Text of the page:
We’re back! After a short hiatus we’re here once again to bring you our selection of some of this week’s juciest digital marketing stories handpicked just for you. We hope you like our choices and we’re always up for a bit of a chat, so get involved and have your say with the comments box at the bottom. You can click on each story’s title to find out more.
Claire Robinson, Digital Development Director
Kred is a new social influence measurement tool, which launches on Monday (3rd October) and promises to be very interesting…
Kred “measures personal authority in online communities connected by interests. It assesses the ability to inspire action (Influence) and propensity to engage with others (Outreach), valuing audience quality and activation over audience size”, so promises to be a truly next generation social scoring tool. Kred’s scoring system is transparent so people can see the actions that have led to their score.
The #Kred hashtag is buzzing with early reviews and recommendations – I’ll be watching closely over the next few weeks and months to see how clients and agencies are integrating Kred into their social media strategies – could it be a Klout killer?
Leah Kayles, Social Media Editor
Facebook CEO Mark Zuckerberg recently announced some big changes to the Facebook profile, namely, ‘the Timeline’.
Now it’s nothing new to hear that the big daddy of social networking is undergoing layout changes yet again. It happens with regularity and causes a ruckus each time the most minimal to the most dramatic of changes occurs, with status updates by the dozen bemoaning the new addition of this or the removal of that and Facebook groups aplenty threatening to ‘Leave Facebook if they don’t change it back!!’. Funny how, with a record half a billon people using Facebook in one day last week, these threatened mass exoduses never actually seem to come about.
Point is, we always get used to the changes and forget what it was like before. Do you remember what Facebook looked like when you first joined? Me neither.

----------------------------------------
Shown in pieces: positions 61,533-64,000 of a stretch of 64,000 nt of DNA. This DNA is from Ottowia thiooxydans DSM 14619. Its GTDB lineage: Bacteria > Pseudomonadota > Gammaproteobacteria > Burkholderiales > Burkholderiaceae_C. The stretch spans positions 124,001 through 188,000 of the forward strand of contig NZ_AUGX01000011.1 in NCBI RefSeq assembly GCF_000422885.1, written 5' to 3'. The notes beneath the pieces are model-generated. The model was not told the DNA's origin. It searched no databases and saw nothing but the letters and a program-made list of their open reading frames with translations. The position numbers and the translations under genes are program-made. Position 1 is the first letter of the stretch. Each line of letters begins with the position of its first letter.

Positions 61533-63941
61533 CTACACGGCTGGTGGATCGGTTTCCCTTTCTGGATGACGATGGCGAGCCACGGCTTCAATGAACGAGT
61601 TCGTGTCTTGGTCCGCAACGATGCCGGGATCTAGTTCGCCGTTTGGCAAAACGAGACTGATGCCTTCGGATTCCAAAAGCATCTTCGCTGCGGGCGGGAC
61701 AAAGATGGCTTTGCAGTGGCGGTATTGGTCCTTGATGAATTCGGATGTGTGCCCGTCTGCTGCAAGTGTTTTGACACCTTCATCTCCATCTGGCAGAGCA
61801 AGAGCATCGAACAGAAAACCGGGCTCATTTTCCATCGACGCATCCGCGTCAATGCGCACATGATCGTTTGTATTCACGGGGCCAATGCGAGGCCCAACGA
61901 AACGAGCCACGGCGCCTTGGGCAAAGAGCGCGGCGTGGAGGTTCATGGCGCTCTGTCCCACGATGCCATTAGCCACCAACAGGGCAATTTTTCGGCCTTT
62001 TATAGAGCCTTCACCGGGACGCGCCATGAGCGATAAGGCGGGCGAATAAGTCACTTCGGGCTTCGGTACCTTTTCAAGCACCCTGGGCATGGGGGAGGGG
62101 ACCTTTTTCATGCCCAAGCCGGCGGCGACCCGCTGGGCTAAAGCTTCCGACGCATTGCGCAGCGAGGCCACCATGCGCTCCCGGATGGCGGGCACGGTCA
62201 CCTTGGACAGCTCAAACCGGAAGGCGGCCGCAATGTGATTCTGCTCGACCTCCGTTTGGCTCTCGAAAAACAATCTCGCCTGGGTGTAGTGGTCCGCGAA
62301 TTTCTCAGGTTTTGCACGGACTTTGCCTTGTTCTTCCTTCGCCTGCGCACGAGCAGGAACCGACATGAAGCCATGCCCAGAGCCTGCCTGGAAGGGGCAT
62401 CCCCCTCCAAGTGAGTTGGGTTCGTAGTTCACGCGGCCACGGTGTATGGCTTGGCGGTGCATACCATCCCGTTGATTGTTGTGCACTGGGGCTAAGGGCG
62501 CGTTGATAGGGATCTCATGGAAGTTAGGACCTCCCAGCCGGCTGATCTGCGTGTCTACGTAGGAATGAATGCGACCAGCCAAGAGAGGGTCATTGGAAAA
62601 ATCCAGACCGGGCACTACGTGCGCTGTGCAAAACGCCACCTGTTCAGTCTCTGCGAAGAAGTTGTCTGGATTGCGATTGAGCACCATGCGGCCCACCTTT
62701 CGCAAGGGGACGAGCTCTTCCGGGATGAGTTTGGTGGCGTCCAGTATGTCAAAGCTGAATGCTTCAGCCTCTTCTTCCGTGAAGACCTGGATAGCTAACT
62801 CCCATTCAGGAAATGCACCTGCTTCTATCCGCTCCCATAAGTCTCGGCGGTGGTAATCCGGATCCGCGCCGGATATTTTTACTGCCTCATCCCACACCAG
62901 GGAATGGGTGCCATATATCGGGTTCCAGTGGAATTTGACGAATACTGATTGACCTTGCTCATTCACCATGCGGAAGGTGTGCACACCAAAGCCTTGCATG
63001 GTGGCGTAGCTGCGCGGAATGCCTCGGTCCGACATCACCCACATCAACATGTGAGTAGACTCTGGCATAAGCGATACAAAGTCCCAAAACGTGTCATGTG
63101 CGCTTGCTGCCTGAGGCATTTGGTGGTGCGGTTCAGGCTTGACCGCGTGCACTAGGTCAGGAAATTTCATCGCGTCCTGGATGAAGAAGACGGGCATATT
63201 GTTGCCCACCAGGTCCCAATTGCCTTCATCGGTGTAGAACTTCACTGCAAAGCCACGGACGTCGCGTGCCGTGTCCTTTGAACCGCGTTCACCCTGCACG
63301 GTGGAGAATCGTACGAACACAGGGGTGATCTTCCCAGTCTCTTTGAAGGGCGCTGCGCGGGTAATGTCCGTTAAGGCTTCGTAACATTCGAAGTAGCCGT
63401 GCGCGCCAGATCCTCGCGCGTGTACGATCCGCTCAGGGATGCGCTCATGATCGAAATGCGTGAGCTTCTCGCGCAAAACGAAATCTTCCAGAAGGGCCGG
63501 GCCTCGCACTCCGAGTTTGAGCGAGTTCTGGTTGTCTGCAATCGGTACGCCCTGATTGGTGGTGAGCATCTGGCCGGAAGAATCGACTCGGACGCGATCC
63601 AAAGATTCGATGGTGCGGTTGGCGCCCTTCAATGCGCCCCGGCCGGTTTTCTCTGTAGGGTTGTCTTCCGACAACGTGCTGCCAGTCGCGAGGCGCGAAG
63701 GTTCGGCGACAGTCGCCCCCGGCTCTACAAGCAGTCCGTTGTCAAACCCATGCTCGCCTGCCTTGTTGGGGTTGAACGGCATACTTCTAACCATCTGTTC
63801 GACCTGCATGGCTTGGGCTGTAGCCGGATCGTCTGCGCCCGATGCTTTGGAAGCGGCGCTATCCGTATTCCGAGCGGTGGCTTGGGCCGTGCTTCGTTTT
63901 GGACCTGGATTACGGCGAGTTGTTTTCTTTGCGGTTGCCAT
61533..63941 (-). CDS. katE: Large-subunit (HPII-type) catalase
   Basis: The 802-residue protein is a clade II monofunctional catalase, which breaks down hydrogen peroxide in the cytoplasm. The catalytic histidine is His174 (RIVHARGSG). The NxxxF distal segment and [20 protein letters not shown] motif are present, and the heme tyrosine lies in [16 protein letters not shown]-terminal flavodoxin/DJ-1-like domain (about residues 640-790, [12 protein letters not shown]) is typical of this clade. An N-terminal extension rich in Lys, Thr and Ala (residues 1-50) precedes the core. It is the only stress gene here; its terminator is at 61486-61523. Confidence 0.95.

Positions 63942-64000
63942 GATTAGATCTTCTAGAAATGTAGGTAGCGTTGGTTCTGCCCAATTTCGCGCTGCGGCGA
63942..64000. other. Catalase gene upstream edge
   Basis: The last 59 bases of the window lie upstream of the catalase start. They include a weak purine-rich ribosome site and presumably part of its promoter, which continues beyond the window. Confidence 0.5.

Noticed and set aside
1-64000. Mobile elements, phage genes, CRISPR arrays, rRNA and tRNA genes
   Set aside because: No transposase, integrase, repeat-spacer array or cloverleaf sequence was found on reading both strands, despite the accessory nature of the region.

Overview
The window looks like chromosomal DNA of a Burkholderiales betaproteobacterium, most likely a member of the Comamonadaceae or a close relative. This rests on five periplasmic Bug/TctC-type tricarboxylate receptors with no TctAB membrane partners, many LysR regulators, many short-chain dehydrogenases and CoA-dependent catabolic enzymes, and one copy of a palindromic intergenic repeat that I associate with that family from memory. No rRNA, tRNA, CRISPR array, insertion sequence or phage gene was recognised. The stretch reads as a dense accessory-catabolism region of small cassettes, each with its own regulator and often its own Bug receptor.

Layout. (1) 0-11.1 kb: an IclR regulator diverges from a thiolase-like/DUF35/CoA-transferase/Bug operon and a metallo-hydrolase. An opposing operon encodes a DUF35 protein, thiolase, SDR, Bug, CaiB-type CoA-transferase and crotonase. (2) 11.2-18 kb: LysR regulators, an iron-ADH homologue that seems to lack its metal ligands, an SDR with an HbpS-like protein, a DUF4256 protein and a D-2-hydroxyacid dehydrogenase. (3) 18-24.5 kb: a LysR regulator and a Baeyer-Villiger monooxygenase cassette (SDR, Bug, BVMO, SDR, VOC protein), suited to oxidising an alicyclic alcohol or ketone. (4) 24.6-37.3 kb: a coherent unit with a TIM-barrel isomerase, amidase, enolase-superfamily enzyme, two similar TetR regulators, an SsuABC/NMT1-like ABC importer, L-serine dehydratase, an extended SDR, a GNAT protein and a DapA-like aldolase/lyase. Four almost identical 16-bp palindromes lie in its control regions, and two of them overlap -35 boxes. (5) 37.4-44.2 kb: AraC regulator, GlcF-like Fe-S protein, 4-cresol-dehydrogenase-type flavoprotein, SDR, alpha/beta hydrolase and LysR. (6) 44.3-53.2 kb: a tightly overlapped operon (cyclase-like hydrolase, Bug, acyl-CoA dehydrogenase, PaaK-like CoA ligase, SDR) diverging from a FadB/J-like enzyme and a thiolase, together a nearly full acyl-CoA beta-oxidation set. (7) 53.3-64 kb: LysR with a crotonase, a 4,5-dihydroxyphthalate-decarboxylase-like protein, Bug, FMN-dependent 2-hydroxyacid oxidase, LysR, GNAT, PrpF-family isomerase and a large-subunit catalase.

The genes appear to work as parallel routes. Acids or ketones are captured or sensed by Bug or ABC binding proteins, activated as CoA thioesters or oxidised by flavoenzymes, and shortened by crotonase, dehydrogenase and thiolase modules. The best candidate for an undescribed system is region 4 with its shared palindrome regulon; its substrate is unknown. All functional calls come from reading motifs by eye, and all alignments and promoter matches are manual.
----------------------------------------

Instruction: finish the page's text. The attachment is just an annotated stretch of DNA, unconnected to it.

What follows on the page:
This new Timeline malarkey will make it easy to scroll down to see images, updates and so on from years gone by. From when you were a wee bairn (you can postdate old pics) to school days, uni days and beyond. So it’s easy to view your life on Facebook at a glance.
There is of course the ability to do this already, by clicking ‘see more’ at the bottom of a profile and scrolling, scrolling, clicking more again, scrolling again. Basically, no one would do this other than the most dedicated of crazed Facebook stalkers as it would take blimmin’ ages (and even then you’d only be able to see status updates rather than anything else, like pictures uploaded at the time).
But there’s a point to be considered here. Do you really want your current squeeze to easily see that, two years ago, you were happily uploading snaps of you and your ex on a romantic break and telling all your Facebook friends how happy you were? Do you want it to become even easier for new colleagues to scroll back to any angry/drunken/cringe-worthy updates you published four years ago?
Of course, there’s still limited profile options and you can delete anything you’re not happy about, but it could be one hell of an editing job. Does the Timeline essentially mean that the past remains even less in the past than ever?
George Hurrell, Digital Designer
With the explosion of tablet devices the idea of cloud computing keeps getting closer and closer. It was only a matter of time before the computer game industry jumped onto the technology. I’d heard it being talked about some time ago and wasn’t totally convinced by it. What if the server goes down? What if someone hacks into the system? I won’t be able to play anything. At least if I have my console/PC at home I have more control.
But on the flip side, if this new gaming platform takes off it will mean you don’t have go out and have to buy a state-of-the-art machine to play all the latest titles at full res and high frame rates as it will all be handled server side.
“We just want to give our customers the chance to try it, and with more than 100 premium games available, choosing what to play will be the hardest part,” said Warren Buckley, managing director of BT Retail’s Customer Service.
Tim Downs, Head of PR
Who’d have thought that Dulux and Unicef would be natural bedfellows in an interesting and fun social media fundraising campaign?
Well that’s exactly what Own a Colour is.
Pick your favourite colour from one of the 16.7 million available, name it by making a donation from as a little as a pound, tell them why you chose that colour, describe it in one word and it’s yours for everyone to see.
Naming things isn’t a new idea but I think this is a nice execution that is creating a wall of living colour because of the little stories behind each one. Lots of lovely content for people to view and share, really strong association for Dulux and I get to pick the new colour scheme for my bathroom while getting that warm fuzzy feeling that donating to a good cause gives you.
Paul Mallett, Managing Partner
The new integration of Spotify into Facebook raises an interesting issue; the difference between personal media and shared media. I don’t share my Facebook account with anyone, whereas my Spotify account is the house account – we don’t log-in and log-out on different profiles. My wife likes Will Young – I would rather punch myself in the face repeatedly than listen to his execrable whining.
As applications become more and more integrated we need to solve this tricky conundrum, without overcomplicating or compromising usability.